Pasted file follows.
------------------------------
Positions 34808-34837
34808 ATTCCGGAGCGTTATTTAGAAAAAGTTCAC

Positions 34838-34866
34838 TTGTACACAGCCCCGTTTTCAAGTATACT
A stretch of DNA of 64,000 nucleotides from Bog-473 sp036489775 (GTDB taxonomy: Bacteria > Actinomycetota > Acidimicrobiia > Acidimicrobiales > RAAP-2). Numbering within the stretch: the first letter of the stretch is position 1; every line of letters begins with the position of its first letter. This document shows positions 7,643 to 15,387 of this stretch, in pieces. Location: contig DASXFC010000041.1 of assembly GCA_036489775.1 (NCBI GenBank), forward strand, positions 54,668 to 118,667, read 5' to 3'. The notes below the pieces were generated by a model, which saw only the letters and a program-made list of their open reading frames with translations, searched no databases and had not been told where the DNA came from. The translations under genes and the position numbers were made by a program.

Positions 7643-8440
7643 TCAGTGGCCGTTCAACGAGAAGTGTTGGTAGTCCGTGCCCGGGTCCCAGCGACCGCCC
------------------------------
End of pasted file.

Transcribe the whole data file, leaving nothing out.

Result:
Positions 34808-34837
34808 ATTCCGGAGCGTTATTTAGAAAAAGTTCAC

Positions 34838-34866
34838 TTGTACACAGCCCCGTTTTCAAGTATACT
A stretch of DNA of 64,000 nucleotides from Bog-473 sp036489775 (GTDB taxonomy: Bacteria > Actinomycetota > Acidimicrobiia > Acidimicrobiales > RAAP-2). Numbering within the stretch: the first letter of the stretch is position 1; every line of letters begins with the position of its first letter. This document shows positions 7,643 to 15,387 of this stretch, in pieces. Location: contig DASXFC010000041.1 of assembly GCA_036489775.1 (NCBI GenBank), forward strand, positions 54,668 to 118,667, read 5' to 3'. The notes below the pieces were generated by a model, which saw only the letters and a program-made list of their open reading frames with translations, searched no databases and had not been told where the DNA came from. The translations under genes and the position numbers were made by a program.

Positions 7643-8440
7643 TCAGTGGCCGTTCAACGAGAAGTGTTGGTAGTCCGTGCCCGGGTCCCAGCGACCGCCC